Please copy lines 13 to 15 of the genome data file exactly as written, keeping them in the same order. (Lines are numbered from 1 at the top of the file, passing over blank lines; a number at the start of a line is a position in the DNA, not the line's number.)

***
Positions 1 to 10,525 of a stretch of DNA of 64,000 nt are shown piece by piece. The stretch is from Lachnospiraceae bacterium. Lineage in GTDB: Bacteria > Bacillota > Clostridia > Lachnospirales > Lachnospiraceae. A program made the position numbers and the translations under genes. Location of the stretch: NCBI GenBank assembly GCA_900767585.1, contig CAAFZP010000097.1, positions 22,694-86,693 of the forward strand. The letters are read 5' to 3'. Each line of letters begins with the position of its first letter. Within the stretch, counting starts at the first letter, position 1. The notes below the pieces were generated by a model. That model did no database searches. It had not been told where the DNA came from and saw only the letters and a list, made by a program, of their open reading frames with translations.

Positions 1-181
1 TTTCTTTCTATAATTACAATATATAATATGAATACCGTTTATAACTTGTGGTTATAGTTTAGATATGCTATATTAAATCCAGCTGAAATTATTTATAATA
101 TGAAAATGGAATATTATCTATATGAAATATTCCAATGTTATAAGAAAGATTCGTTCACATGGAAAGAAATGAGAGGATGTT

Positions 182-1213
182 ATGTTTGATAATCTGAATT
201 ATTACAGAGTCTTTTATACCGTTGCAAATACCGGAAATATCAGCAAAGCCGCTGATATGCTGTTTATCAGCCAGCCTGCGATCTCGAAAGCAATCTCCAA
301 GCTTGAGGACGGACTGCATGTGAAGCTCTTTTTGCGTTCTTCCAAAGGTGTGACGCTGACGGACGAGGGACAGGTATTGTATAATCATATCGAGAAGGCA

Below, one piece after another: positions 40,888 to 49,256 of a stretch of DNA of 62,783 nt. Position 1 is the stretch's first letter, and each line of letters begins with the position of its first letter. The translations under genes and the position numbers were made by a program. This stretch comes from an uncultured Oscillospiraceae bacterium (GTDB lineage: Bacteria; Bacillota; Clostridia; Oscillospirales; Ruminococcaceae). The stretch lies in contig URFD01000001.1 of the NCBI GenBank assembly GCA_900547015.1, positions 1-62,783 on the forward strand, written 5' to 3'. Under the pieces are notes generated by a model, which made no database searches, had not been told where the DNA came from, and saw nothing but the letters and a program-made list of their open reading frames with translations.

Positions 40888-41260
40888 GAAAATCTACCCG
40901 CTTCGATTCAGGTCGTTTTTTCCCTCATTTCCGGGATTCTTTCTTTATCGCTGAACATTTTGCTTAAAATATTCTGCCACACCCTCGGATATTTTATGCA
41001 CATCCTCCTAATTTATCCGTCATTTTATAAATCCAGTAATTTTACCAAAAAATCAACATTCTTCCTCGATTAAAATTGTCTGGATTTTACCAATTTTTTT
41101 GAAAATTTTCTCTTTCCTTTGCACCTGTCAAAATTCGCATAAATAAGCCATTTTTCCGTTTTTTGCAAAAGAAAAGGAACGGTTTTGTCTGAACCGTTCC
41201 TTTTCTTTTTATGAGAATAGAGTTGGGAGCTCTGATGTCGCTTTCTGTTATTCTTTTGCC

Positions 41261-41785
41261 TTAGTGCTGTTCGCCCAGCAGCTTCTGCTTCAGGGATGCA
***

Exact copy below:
41001 CATCCTCCTAATTTATCCGTCATTTTATAAATCCAGTAATTTTACCAAAAAATCAACATTCTTCCTCGATTAAAATTGTCTGGATTTTACCAATTTTTTT
41101 GAAAATTTTCTCTTTCCTTTGCACCTGTCAAAATTCGCATAAATAAGCCATTTTTCCGTTTTTTGCAAAAGAAAAGGAACGGTTTTGTCTGAACCGTTCC
41201 TTTTCTTTTTATGAGAATAGAGTTGGGAGCTCTGATGTCGCTTTCTGTTATTCTTTTGCC